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South Africa misses deadline to bail out its national carrier

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South African Airways, which last made a profit in 2011 and has received 57 billion rand in bailouts since 1994, has been struggling to pay its bills after the Treasury baulked at providing it with more funding.

Johannesburg

THE South African government said it is working on solutions for the national airline after failing to pay two billion rand (S$185 million) in funding by a Sunday deadline.

President Cyril Ramaphosa's government said it continues to work with the lenders and business-rescue practitioners of South African Airways' (SAA) , "with the primary goal of bringing out of this process a restructured, modern airline".

Lenders agreed last month to provide two billion rand to enable SAA to continue to operate, and the government committed an equal amount through the National Treasury. However, it has yet to pay the funds. The airline has been in a local form of bankruptcy protection since last month.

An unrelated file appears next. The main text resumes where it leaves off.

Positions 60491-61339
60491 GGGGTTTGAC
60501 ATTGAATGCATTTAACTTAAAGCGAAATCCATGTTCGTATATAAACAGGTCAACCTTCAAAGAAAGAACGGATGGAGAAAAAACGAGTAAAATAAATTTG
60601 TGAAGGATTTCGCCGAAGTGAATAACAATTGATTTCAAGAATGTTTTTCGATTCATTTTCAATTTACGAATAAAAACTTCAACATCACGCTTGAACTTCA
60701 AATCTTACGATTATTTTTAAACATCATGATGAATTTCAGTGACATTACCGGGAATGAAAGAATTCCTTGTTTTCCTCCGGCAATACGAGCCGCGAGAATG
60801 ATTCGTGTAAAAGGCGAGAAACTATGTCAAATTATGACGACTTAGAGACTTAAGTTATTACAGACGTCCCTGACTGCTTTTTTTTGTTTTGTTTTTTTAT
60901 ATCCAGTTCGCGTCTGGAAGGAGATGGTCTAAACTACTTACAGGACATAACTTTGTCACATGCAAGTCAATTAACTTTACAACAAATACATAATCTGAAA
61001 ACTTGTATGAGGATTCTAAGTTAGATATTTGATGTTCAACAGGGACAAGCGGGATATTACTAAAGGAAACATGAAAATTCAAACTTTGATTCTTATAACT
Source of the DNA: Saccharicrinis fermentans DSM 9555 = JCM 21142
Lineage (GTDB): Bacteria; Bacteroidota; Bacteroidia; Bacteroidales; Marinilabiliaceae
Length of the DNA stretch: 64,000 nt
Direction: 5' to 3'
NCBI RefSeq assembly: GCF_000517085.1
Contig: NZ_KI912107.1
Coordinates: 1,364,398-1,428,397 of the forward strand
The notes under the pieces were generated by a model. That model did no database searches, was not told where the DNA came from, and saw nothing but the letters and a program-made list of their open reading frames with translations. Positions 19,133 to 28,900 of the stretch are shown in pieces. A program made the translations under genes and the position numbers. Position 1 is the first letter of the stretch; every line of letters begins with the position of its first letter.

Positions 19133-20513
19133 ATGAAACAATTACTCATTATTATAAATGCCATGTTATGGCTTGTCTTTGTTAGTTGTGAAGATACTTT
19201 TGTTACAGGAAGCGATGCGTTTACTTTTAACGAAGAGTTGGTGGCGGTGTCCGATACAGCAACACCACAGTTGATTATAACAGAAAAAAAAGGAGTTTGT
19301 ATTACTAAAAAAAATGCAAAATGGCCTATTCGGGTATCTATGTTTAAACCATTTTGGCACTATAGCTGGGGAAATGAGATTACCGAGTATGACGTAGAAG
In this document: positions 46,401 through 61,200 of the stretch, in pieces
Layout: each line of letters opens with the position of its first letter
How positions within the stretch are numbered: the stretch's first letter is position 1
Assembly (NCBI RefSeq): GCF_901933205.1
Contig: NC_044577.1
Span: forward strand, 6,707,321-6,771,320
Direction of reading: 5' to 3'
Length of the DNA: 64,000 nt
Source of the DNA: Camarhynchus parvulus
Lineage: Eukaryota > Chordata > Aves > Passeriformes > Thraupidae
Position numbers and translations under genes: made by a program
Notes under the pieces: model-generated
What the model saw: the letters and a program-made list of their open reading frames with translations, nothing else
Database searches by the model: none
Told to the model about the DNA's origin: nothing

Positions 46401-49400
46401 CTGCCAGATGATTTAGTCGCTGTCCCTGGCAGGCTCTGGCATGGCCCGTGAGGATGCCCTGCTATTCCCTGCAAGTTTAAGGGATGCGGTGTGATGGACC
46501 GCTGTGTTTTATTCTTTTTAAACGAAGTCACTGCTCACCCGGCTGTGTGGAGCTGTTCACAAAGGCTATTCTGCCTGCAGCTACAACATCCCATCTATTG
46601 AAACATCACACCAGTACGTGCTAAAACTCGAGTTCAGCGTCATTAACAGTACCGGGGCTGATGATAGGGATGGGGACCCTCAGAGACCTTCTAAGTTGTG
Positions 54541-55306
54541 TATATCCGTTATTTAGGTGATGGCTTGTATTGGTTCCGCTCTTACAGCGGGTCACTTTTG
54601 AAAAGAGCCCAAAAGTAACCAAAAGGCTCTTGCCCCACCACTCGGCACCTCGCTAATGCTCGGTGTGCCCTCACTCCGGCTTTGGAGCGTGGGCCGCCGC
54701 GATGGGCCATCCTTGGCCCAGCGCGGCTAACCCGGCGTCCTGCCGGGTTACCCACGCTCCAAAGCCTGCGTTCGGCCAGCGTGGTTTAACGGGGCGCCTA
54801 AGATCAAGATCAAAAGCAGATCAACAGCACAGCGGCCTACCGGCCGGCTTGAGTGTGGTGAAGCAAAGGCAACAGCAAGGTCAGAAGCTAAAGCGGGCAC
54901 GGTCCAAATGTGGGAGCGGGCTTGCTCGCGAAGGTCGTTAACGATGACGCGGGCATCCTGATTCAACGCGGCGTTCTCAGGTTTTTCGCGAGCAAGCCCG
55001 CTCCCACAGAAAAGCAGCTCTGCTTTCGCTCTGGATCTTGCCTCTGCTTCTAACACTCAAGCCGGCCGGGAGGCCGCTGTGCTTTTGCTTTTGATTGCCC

The deadline for funding was extended after the Department of Public Enterprises (DPE) pledged to continue trying to persuade the Treasury to come up with the funding, the Johannesburg-based Business Day newspaper reported on Monday, without citing anyone.

Louise Brugman, a spokesman for the business-rescue practitioners, declined to comment.

SAA, which last made a profit in 2011 and has received 57 billion rand in bailouts since 1994, has been struggling to pay its bills after the Treasury baulked at providing it with more funding. Its finances took a further hit when staff staged a pay strike in November, grounding a number of flights and causing bookings to be cancelled.

"We are determined to break with the past patterns of bailouts as these have become a moral hazard," DPE spokesman Sam Mkokeli said in a statement on Sunday.

"We are determined to contribute to the business-rescue process so that we can minimise job losses."

The carrier has already burned through a loan it got from banks last month, according to people familiar with the matter. Lenders are hesitant to step in again, said the people, who asked not to be identified because the talks are ongoing. BLOOMBERG